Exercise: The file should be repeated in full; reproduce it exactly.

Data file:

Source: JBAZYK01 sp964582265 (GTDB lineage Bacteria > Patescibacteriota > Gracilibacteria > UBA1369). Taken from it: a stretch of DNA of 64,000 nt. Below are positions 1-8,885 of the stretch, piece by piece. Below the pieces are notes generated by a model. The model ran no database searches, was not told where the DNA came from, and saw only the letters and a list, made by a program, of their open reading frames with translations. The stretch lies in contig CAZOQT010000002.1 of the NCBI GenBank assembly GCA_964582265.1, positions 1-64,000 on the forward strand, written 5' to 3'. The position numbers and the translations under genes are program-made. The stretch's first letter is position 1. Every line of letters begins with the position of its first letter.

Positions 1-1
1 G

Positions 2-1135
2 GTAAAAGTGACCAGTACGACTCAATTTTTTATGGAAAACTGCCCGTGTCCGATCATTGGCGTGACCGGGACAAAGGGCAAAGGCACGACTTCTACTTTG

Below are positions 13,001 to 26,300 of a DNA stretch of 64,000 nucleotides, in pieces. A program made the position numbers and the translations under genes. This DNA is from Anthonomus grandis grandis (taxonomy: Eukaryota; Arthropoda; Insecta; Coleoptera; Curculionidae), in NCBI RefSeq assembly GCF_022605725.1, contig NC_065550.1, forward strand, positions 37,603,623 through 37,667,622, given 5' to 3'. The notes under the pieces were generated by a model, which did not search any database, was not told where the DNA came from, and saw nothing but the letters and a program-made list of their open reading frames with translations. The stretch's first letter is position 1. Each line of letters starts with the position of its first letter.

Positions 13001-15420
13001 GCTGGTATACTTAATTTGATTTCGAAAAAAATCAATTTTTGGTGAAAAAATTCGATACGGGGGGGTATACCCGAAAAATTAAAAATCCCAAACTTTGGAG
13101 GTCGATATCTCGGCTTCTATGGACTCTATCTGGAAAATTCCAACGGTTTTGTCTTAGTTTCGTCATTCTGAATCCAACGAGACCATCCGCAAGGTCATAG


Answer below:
Source: JBAZYK01 sp964582265 (GTDB lineage Bacteria > Patescibacteriota > Gracilibacteria > UBA1369). Taken from it: a stretch of DNA of 64,000 nt. Below are positions 1-8,885 of the stretch, piece by piece. Below the pieces are notes generated by a model. The model ran no database searches, was not told where the DNA came from, and saw only the letters and a list, made by a program, of their open reading frames with translations. The stretch lies in contig CAZOQT010000002.1 of the NCBI GenBank assembly GCA_964582265.1, positions 1-64,000 on the forward strand, written 5' to 3'. The position numbers and the translations under genes are program-made. The stretch's first letter is position 1. Every line of letters begins with the position of its first letter.

Positions 1-1
1 G

Positions 2-1135
2 GTAAAAGTGACCAGTACGACTCAATTTTTTATGGAAAACTGCCCGTGTCCGATCATTGGCGTGACCGGGACAAAGGGCAAAGGCACGACTTCTACTTTG

Below are positions 13,001 to 26,300 of a DNA stretch of 64,000 nucleotides, in pieces. A program made the position numbers and the translations under genes. This DNA is from Anthonomus grandis grandis (taxonomy: Eukaryota; Arthropoda; Insecta; Coleoptera; Curculionidae), in NCBI RefSeq assembly GCF_022605725.1, contig NC_065550.1, forward strand, positions 37,603,623 through 37,667,622, given 5' to 3'. The notes under the pieces were generated by a model, which did not search any database, was not told where the DNA came from, and saw nothing but the letters and a program-made list of their open reading frames with translations. The stretch's first letter is position 1. Each line of letters starts with the position of its first letter.

Positions 13001-15420
13001 GCTGGTATACTTAATTTGATTTCGAAAAAAATCAATTTTTGGTGAAAAAATTCGATACGGGGGGGTATACCCGAAAAATTAAAAATCCCAAACTTTGGAG
13101 GTCGATATCTCGGCTTCTATGGACTCTATCTGGAAAATTCCAACGGTTTTGTCTTAGTTTCGTCATTCTGAATCCAACGAGACCATCCGCAAGGTCATAG